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Tuesday, November 15, 2011

2nd Day back at work.

Yesterday was a bust, I had no energy and limped through the day as I attempted to go back to work after a week off post surgery (11/7/11).

Last week at a glance.
Monday
Surgery, I thought I would be getting an RFA procedure but going in they informed me it could either be RFA/ or / Microwave. When I woke up sore throat and all (incubation) with more IV's than I started off with I found out that the doctors did a Microwave procedure on only one nodule they think the other might be left over scar tissue from the wedge resection of 2009. I went home high as a Kite that night in the dark, in the rain with a nervous chauffeur (thank you morphine).

Tuesday
Sore as if I was still playing football going through preseason (abs and back were really sore), also deep breaths hurt. Lots of naps.

Wednesday
Rested most of the day, soreness decreased, took off bandage on my back (it stayed 12 hours longer than it should have), showered and I can't really see the incision from the Microwave.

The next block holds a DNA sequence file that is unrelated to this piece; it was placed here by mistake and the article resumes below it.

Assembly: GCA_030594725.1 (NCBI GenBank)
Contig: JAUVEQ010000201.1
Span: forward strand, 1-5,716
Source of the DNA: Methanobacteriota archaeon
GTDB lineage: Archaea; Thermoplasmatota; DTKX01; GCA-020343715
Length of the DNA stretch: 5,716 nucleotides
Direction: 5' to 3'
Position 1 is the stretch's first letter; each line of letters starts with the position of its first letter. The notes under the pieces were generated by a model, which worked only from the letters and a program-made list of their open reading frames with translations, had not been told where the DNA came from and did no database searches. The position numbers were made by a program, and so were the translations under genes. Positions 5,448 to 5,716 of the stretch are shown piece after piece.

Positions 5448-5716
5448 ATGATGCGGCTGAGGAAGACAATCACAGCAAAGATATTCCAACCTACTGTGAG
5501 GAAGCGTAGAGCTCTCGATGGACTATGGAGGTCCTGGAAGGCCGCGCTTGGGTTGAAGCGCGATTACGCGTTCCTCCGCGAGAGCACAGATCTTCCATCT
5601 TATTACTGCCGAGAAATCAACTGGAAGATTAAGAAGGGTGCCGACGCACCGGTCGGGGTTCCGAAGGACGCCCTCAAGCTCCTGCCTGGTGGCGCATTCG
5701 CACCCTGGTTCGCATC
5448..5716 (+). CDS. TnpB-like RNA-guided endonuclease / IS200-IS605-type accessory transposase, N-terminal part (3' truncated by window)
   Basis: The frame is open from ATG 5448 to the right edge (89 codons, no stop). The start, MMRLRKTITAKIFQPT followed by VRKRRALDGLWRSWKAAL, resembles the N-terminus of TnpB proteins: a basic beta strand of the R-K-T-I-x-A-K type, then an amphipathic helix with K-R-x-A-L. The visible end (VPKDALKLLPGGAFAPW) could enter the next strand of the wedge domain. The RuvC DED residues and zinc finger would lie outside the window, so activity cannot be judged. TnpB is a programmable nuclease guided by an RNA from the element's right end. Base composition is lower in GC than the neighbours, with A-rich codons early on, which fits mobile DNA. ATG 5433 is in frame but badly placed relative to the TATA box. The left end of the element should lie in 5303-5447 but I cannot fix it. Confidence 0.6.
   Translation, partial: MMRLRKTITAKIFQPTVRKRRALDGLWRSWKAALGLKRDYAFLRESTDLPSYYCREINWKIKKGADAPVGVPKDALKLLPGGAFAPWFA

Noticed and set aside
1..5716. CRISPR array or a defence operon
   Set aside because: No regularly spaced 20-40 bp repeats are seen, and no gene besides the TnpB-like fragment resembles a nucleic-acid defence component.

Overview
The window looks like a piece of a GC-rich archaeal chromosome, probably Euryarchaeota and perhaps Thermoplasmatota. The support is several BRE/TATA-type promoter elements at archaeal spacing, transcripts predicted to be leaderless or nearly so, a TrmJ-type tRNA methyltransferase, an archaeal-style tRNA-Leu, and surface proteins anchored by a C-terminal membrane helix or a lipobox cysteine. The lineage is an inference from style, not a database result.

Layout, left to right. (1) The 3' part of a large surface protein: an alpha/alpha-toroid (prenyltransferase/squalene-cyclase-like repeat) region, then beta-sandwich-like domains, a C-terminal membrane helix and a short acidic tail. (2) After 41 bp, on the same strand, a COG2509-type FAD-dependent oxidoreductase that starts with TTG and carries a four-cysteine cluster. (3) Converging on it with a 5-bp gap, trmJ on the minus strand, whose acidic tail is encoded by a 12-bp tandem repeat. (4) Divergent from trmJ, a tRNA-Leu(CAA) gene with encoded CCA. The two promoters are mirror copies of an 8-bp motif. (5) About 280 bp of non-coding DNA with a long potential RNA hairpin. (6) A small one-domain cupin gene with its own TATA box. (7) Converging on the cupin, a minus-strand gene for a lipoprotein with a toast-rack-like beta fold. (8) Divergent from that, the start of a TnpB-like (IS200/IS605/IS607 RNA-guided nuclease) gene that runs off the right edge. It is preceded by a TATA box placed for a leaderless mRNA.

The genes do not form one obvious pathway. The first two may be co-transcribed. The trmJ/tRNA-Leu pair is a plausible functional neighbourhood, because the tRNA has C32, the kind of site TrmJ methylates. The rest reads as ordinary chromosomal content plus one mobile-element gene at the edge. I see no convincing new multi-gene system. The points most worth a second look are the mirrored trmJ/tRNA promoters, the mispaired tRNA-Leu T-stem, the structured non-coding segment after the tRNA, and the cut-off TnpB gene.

Thursday
Resting, soreness lessening, breathing is getting better.

Friday
Repeat of Thursday Saturday Did the DFW lung Cancer walk, I walked the 1 mile course it hurt, I was tired very tired afterward. The event turnout was good...it has more participants each and every year.

4 comments:

  1. BTW, have you ever gotten any molecular testing done on the cancer to determine what mutation is driving it?

    There are mutation-targeted "inhibitor" drugs for EGFR and ALK (and maybe ROS1) that often work well for several months (sometimes years), and new experimental 2nd generation versions might work even better after that.

    (Another mutation, KRAS is not a good one to have, but can help guide treatment. Smokers are more likely to have the KRAS mutation driving their cancer, not many never-smokers have it.)

    Surgery and regular chemo (and some radiation) have a better chance of long-lasting 'cure', but it can be useful to know a mutation status ("molecular profile") just in case you need it someday.

    - CraiginPA on inspire.com
    - Stage IV mucinous BAC, responding very well to Xalkori (crizotinib)

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  2. It would be good to share your thoughts..there are many who are trying hard to ope up with life with so much of health issues and would get inspiration from whatever yo are doing.keep at it.

    ReplyDelete
  3. This blog is great source of information which is very useful for me. Thank you very much.
    BEST INFORMATION ABOUT LUNG CANCER.

    ReplyDelete

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